Feeds

Steve Jobs bends iPad price reality

Ordure on order

Internet Security Threat Report 2014

When he unveiled the iPad 2 last Wednesday, Steve Jobs hammered home the point that it was a bargain buy when compared to the competition. He was, at best, stretching the truth. At worst, he was shoveling bullshit.

"Some folks are out there saying, well, they're only a little bit more expensive than us at $799," Jobs told his San Francisco audience in a clear reference to the Motorola Xoom, which shipped late last month.

Standing in front of a slide that displayed the iPad 2's prices, Jobs continued: "When you take a look at this matrix of six models, five of these six models are less expensive than $799. So they've really moved up into high ground. We only have one model that's more expensive than $799."

Steve Jobs explains iPad 2 pricing

We resisted the temptation to Photoshop Steve Jobs with a growing nose, à la Pinocchio

Brett Arends of MarketWatch, in a price-comparison article this Tuesday, begs to differ. And he makes some rather incontrovertible points:

  • For $799, Motorola provides a Xoom with both Wi-Fi and 3G, and includes 32GB of storage space. A comparably equipped iPad goes for $729.
  • If you sign up with Verizon for that Xoom with a two-year contract, you'll pay $599. For a comparably equipped iPad from Verizon, you'll pay the full $729. From AT&T, it's currently $629, and that's for the now-discounted original model.
  • Should you want more storage space in your iPad than 32GB, you'd have to move up to the $829 64GB model – a $100 premium. Should you want to upgrade your Xoom's storage space, on the other hand, you could simply slip a 32GB card into its microSD slot – and that 32GB would set you back about $65.

"None of this, naturally, is to suggest the Xoom is inherently the better product or that you should buy one instead," writes Arends. "But it does counter the suggestion that the iPad is always the much cheaper alternative. It isn't. Despite what Jobs would have you believe, the picture is more mixed."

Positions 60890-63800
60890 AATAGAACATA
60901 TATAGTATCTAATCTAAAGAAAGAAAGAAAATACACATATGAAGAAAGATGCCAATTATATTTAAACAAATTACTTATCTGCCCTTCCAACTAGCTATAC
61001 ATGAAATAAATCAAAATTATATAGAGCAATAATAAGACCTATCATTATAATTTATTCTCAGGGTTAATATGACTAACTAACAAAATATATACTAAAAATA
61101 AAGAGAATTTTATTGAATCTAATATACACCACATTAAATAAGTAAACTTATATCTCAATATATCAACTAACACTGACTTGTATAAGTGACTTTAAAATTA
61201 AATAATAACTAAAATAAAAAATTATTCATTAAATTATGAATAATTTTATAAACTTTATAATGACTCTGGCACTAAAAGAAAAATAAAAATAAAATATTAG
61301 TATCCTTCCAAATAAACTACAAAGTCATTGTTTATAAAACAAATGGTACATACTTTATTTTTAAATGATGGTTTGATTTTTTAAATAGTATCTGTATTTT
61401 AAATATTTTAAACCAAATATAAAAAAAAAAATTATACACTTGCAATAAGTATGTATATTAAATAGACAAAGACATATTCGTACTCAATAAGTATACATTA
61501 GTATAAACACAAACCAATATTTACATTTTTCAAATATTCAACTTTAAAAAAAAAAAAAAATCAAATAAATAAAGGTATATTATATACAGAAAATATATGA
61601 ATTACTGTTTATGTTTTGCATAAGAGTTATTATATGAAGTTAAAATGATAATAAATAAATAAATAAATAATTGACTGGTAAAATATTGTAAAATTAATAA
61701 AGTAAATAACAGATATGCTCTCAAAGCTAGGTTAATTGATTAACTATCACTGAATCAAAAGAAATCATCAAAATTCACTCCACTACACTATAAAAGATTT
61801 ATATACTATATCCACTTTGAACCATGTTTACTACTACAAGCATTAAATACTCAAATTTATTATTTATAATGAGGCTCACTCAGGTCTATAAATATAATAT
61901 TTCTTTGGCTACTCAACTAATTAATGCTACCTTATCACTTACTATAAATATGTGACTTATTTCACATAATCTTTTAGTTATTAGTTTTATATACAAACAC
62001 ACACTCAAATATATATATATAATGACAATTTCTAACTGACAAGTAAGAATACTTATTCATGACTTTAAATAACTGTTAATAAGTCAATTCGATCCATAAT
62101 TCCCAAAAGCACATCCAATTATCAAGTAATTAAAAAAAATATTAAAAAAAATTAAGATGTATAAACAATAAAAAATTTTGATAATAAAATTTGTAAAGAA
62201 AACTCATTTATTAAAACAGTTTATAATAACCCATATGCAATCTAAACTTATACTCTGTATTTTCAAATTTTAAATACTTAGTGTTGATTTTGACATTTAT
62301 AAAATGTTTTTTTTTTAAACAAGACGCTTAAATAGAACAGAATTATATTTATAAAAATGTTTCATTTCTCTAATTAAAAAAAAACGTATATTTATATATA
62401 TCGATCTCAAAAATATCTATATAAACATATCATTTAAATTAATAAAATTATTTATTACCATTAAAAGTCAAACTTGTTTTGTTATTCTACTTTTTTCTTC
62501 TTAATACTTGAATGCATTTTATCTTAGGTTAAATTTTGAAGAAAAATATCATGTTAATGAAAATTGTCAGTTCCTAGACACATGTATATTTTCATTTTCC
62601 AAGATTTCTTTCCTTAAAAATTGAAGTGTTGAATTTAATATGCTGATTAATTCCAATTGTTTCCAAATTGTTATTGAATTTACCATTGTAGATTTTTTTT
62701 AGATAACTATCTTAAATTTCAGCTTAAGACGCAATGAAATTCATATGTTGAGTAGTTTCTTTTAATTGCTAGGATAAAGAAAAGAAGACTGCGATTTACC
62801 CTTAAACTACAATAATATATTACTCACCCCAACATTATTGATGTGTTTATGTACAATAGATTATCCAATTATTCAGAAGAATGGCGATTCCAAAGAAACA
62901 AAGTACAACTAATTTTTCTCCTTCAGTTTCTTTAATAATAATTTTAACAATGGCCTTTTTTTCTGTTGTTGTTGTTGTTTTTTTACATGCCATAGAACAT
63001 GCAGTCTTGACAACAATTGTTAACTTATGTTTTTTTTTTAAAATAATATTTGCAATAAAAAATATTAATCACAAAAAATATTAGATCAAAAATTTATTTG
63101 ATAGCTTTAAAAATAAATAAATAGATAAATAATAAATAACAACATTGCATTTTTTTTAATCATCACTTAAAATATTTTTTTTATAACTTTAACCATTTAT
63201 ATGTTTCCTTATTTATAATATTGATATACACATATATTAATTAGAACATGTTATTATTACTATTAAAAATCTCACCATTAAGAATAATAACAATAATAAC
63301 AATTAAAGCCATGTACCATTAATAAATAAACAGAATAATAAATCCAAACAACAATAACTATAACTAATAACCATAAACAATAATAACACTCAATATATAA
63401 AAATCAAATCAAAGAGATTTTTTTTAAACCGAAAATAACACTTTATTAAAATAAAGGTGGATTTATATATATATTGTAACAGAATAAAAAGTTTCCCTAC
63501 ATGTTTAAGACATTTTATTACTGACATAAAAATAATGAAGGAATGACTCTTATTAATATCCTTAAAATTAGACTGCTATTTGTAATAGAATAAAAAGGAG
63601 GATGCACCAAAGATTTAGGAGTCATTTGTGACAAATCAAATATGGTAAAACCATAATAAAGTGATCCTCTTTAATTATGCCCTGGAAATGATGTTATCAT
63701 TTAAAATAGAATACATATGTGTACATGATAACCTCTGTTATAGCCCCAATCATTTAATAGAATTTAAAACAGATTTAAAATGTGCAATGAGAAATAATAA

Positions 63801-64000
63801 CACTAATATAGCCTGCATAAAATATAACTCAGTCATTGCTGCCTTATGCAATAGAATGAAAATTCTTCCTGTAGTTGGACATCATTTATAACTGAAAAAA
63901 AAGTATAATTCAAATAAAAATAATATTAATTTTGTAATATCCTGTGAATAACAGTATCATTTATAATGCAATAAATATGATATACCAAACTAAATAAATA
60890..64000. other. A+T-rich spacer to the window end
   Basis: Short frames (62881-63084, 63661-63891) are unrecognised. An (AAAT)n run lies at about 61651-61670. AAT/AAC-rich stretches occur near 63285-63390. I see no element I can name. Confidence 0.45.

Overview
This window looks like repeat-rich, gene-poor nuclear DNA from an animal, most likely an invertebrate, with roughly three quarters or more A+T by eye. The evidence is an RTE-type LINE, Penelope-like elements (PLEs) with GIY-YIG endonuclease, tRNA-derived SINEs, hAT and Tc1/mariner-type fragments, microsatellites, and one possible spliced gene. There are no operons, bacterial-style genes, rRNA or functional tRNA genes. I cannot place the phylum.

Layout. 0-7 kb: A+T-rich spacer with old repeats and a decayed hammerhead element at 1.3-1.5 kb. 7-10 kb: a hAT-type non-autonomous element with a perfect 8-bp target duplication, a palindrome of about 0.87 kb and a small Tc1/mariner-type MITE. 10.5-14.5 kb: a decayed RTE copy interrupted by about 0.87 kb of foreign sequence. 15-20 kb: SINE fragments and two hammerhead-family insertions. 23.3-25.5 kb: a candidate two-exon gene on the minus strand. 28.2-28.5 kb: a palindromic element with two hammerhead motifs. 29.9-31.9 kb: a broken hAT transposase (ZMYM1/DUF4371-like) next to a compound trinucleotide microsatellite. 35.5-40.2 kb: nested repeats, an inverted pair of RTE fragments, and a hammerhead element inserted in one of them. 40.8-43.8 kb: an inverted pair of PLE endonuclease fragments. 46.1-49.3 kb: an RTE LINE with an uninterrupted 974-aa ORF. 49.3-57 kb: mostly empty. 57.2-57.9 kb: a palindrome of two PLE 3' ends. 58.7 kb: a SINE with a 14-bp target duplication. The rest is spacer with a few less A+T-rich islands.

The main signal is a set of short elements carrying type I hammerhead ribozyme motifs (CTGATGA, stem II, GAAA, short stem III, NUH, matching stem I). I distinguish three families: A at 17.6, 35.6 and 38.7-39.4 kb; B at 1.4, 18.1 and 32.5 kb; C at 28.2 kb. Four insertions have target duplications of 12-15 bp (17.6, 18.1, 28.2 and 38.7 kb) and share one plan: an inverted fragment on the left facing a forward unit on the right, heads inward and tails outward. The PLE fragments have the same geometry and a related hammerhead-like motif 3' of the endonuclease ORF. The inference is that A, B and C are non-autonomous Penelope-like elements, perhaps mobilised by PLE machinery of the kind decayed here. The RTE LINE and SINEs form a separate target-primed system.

In his concise monograph On Bullshit, philosophy professor Harry Frankfurt of Princeton University writes: "However studiously and conscientiously the bullshitter proceeds, it remains true that he is ... trying to get away with something."

We'll leave it to you, Reg reader, to divine Jobs' intent, but when comparing pricing, we advise that it's always best to compare, shall we say, apples to apples. ®

Choosing a cloud hosting partner with confidence

More from The Register

next story
PEAK APPLE: iOS 8 is least popular Cupertino mobile OS in all of HUMAN HISTORY
'Nerd release' finally staggers past 50 per cent adoption
Tim Cook: The classic iPod HAD to DIE, and this is WHY
Apple, er, couldn’t get the parts for HDD models
Apple spent just ONE DOLLAR beefing up the latest iPad Air 2
New iPads look a lot like the old one. There's a reason for that
Google Glassholes are UNDATEABLE – HP exec
You need an emotional connection, says touchy-feely MD... We can do that
Caterham Seven 160 review: The Raspberry Pi of motoring
Back to driving's basics with a joyously legal high
prev story

Whitepapers

Why cloud backup?
Combining the latest advancements in disk-based backup with secure, integrated, cloud technologies offer organizations fast and assured recovery of their critical enterprise data.
Forging a new future with identity relationship management
Learn about ForgeRock's next generation IRM platform and how it is designed to empower CEOS's and enterprises to engage with consumers.
High Performance for All
While HPC is not new, it has traditionally been seen as a specialist area – is it now geared up to meet more mainstream requirements?
New hybrid storage solutions
Tackling data challenges through emerging hybrid storage solutions that enable optimum database performance whilst managing costs and increasingly large data stores.
Getting ahead of the compliance curve
Learn about new services that make it easy to discover and manage certificates across the enterprise and how to get ahead of the compliance curve.